Cristy Burne

Author, editor, science writer

Young writers: Enter the 2018 Bragg Science Writing Prize

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canon-sydney.jpegLots of people want to know how to get started in making a career as a writer.

One of the first steps is making your name as a writer, and for young writers, that means entering competitions.

Write, enter, repeat

I entered lots of writing competitions as a kid. I found they were great for giving me a deadline (stick) and the chance at prizes (carrot), and by the time I heard the results, I’d usually forgotten I’d even entered and I was busy with the Next Thing. I entered a lot. And I got nowhere, a lot. (Great for learning resilience and perserverance!)

My first big win in a writing competition wasn’t for creative writing, it was for writing non-fiction: an essay or piece of persuasive writing, if you speak Naplan.

The competition was the Canon Young Writer’s Of The Year award. The prize was a trip to Sydney, all expenses paid (including a stay the Ritz Carlton!). We even got to eat at the Hard Rock Cafe. I was hooked! And I’m still writing today 🙂

theme-768x320.pngTechnology & Tomorrow

If you’re in Year 7 to 10 and you’re wanting to dip your own toe into the writing prize scene, I totally recommend the UNSW Bragg Student Prize.

The Bragg Prize is named in honour of the winners of Australia’s first Nobel Prize: father and son team William Henry Bragg and William Lawrence Bragg. Entries are open from 30 April to 28 August 2018.

This year’s theme is ‘Technology & Tomorrow’.

Advice from last year’s winners

Advice from previous winners of the Bragg Student Writing Prize is to give it a go.

“Even if you don’t get a place, you’ll have learnt something worth knowing,” says Ebony Wallin, who was 14 when she won runner-up in last year’s prize. “It’s a lot easier than you’d think.”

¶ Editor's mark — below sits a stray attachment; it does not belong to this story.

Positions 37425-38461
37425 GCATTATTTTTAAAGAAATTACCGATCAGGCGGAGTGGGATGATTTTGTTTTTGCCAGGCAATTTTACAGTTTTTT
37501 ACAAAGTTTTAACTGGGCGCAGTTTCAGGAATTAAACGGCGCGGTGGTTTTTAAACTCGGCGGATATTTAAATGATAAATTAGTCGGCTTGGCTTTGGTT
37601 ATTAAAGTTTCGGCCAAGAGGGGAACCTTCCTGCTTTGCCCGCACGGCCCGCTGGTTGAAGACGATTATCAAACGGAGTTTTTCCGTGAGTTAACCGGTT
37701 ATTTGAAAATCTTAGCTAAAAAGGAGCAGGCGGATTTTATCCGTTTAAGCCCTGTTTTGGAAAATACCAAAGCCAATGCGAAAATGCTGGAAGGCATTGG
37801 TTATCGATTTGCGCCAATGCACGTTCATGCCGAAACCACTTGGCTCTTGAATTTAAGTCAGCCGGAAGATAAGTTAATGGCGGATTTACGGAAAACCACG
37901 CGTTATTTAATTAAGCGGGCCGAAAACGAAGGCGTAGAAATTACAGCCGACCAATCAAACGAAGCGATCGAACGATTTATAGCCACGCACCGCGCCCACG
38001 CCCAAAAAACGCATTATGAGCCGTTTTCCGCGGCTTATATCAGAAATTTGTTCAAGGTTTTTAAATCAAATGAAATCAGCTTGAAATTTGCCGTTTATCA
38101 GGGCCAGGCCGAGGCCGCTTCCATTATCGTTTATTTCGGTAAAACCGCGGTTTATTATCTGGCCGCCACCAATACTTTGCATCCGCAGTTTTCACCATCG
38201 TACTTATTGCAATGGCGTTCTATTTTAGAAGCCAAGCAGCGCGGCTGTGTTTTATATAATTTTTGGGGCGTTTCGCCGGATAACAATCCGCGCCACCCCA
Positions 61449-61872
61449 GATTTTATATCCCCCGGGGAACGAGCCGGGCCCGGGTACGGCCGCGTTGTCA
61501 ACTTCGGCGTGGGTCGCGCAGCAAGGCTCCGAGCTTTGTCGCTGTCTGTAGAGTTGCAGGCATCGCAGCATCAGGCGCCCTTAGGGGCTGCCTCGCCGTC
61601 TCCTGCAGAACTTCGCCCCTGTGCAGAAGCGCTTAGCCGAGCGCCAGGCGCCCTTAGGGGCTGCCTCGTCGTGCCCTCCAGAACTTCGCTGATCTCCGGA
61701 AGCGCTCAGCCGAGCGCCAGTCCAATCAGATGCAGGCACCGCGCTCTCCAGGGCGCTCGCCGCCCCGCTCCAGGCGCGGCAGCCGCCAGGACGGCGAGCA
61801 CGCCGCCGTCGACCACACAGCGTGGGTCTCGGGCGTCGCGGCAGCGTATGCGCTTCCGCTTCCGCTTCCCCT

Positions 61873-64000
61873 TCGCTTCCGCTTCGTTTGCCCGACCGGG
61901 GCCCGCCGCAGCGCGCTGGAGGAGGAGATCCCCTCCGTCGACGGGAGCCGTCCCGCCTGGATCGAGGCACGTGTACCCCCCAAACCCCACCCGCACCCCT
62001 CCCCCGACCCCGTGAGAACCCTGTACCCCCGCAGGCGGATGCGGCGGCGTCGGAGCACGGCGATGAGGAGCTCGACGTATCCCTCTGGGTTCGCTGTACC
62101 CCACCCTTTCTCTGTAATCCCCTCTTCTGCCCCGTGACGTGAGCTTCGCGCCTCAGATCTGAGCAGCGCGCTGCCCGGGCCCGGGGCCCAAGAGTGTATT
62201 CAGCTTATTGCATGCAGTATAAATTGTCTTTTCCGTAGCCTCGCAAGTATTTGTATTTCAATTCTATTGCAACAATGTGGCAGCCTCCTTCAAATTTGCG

Sam Jones was 12 when he won the prize last year. “You’ll be surprised how much adults will help you when they find out you’re a kid and you’re researching a topic they’re interested and passionate about,” he says.

So what are you waiting for? Find out how to enter and give it a go!

Sam with ugly pineapple.jpg

Sam Jones with an ‘ugly’ pineapple that will be dumped along with up to 60% of Australia’s fruit and vegetable crops.

An interview with last year’s winners

Sam Jones was celebrating the end of a busy school term when his science teacher emailed, encouraging him to enter the UNSW Bragg Student Prize for Science Writing.

“My first thought was ‘I don’t think I’ll be doing that!’” says Sam, 12, of Queensland.

But after watching the ABC’s War on Waste, and learning how much food is wasted every year, Sam changed his mind.

“I wrote about the embarrassing and alarming amount of fruits and vegetables grown in Australia that never make it to the supermarket shelves because they’re not perfect enough for fussy consumers,” Sam says.

On October 12, Sam discovered he’d won the national competition. “I don’t think I’d felt as happy as that before, because I’d basically worked the entire June-July holidays on this project.”

Give ugly a go

throw away banana.jpg

Up to 60 per cent of Australia’s fruit and vegetable crops are thrown away for being ‘ugly’.

Sam says he felt angry after learning that up to 60% of Australia’s fruit and vegetable crops end up wasted. “It was the first time I’d really been outraged about something that I had the power to change in my home,” he says.

Sam took charge of his home’s recycling, started composting, and researched ways that waste was being reduced in his local area. He used his research to write his essay, arguing it’s what’s inside that counts. “‘Ugly’ produce can be just as nutritious and delicious as perfect produce,” he says.

“I used to be that kid who didn’t eat my banana in my lunchbox because it had a black spot on it,” Sam admits. “This research has really opened up my eyes… It’s not sustainable to keep using precious resources to grow food that is wasted.”

Sam now runs his own Instagram account, Give Ugly A Go.

Ebony5.JPG

Ebony Wallin’s essay described how a common caterpillar can eat plastic bags, offering hope for the war on plastic waste.

The very helpful caterpillar

WA’s Ebony Wallin, 14, was a runner-up with her essay describing the surprising discovery that a common caterpillar can eat plastic bags.

“If scientists can replicate their ability, it could bring us a step closer to solving the problem of plastic waste,” Ebony explains.

Year 9 Carol Ge of the ACT was also a runner-up, with her essay about the Great Barrier Reef.

All three writers won a trip to Sydney in November to collect their prizes.

This interview first appeared in Crinkling News.

 

 

Author: cristyburne

Author: http://www.cristyburne.com

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